Testing Tracks: What tracks do we use for testing and why do we use them?
By Nicholas Clarke – Senior Director, Global Engineering, Harman Luxury Audio Group
Despite the extensive bench testing and measurement verification that is carried out by the engineering team before any product is released, we are ultimately still making products that reproduce audio, so it is only natural that part of the testing process is to listen to the equipment. To do that consistently requires a list of tracks that each exercises a different aspect of the listening experience. While not by any means an exclusive list, what follows are some of the tracks I use for testing as well as demonstrations, and the reasons for choosing each of those tracks.
First up is a female vocal, which is often regarded as the acid test for any audio product. My immediate go-to here is “This Woman’s Work” by Kate Bush from The Sensual World. This is a fabulous track for testing as well as for demonstration. You are listening for the vocals to remain crisp and clean as the track progresses, getting ever more complex. Another tip here for testing is to pick a track that grows on you after a few listens. You are going to be hearing the same track an awful lot when doing listening tests, so it’s important not to ruin a favourite track by turning it into something you will end up disliking!
My next choice would be “Déjà Vu” by Roger Waters from Is This The Life We Really Wanted? This is classic Roger Waters, stunningly well produced with supreme technical accuracy. Here we are listening for all the micro-details and sound effects that are present and easily lost in products that are not working as they should. Also, for me you can actually hear the age in his voice compared to earlier works, along with the emotion the artist has clearly put into his work.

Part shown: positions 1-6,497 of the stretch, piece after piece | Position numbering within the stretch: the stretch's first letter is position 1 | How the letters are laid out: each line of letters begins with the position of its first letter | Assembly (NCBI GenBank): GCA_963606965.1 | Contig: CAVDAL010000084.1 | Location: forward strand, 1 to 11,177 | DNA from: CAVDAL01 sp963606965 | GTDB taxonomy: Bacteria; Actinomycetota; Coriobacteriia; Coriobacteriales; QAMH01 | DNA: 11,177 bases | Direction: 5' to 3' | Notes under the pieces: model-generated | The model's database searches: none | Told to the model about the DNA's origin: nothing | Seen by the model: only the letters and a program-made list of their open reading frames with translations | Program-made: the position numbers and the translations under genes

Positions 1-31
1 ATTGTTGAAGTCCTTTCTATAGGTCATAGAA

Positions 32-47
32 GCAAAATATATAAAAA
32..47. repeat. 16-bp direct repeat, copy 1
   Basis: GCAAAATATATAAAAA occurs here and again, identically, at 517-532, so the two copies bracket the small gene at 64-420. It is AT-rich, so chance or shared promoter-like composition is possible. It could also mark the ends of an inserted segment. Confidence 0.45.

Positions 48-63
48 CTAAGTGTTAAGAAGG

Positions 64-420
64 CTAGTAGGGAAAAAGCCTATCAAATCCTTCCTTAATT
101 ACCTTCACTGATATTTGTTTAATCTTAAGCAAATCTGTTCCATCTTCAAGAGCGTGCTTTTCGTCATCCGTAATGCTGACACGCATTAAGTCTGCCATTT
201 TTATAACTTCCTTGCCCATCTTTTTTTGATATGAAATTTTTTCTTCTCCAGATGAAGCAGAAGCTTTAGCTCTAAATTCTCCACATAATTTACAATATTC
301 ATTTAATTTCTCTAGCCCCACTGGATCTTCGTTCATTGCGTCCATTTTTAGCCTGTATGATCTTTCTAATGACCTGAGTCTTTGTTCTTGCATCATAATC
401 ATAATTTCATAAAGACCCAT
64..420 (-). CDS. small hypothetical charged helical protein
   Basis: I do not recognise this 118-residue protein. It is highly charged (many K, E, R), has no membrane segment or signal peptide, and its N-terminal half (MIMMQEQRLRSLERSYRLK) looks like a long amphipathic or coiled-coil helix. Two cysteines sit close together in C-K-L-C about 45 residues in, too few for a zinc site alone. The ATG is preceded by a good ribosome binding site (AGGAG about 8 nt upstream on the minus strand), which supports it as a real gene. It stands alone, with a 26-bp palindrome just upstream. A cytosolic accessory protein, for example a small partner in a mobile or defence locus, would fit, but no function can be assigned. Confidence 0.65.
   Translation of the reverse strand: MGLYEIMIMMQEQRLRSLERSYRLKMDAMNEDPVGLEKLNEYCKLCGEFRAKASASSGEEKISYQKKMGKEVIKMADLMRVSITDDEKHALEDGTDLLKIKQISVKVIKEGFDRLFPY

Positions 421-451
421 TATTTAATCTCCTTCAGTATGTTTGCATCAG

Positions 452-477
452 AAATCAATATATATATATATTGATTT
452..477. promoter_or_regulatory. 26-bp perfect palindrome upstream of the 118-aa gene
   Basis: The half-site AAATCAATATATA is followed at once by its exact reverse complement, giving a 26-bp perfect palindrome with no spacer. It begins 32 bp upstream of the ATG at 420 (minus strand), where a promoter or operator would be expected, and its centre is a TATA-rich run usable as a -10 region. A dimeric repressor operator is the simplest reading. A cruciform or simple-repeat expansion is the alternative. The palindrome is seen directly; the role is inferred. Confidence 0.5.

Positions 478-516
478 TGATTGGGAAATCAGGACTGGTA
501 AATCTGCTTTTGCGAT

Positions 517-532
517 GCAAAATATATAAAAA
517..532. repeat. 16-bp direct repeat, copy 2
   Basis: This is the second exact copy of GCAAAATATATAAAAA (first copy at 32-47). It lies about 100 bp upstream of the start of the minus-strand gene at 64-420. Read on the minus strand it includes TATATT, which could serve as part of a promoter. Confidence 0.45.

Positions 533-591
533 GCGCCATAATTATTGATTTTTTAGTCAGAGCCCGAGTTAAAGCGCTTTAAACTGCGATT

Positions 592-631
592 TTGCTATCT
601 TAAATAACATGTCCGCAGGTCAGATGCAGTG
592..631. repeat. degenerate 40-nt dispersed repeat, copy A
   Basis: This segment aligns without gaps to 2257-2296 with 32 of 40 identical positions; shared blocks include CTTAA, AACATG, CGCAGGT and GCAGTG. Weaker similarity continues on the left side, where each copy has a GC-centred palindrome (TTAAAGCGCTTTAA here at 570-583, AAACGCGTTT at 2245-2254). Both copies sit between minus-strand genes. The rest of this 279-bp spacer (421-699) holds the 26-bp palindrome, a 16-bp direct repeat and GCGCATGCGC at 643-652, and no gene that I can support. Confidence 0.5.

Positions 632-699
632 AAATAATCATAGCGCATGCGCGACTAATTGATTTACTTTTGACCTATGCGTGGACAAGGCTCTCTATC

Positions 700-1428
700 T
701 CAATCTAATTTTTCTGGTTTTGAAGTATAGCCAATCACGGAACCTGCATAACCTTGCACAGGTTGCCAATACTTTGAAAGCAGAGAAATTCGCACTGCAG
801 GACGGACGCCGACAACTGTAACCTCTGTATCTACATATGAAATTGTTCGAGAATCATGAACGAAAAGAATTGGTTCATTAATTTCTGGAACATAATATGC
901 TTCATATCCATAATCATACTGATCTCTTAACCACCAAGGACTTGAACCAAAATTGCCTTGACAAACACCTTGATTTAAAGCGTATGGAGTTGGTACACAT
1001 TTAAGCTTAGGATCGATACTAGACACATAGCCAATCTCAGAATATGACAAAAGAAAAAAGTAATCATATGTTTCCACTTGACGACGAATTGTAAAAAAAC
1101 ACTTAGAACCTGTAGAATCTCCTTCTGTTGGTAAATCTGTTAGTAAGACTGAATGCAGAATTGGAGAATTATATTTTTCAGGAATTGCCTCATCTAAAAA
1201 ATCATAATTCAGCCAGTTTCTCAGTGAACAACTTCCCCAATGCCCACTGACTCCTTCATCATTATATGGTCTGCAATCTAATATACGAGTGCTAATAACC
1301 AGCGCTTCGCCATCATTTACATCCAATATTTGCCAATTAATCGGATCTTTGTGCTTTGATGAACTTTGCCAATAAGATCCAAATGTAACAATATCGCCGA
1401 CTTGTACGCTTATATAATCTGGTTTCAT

Finally (at least in this list!) I would pick a live track. To end on something a little up-beat, I often use “Nine In The Afternoon” by Panic! At The Disco from Live in Chicago… Here, we’re listening for the ability of the product to capture the full essence of the live experience. It’s often said that beauty is in the imperfection, and there’s a ton of “beauty” in this track, with a multitude of timing errors throughout the performance, but the point is that you’re listening to the audio and not the product you are testing/demonstrating.
I hope this article has given some insight into a key part of the product development process and that it might prompt you to go listen to these tracks critically on your system! For more information on the thought processes that go into track selection, check out this podcast where I joined Simon Freethy of Cyrus Audio for a conversation on exactly that.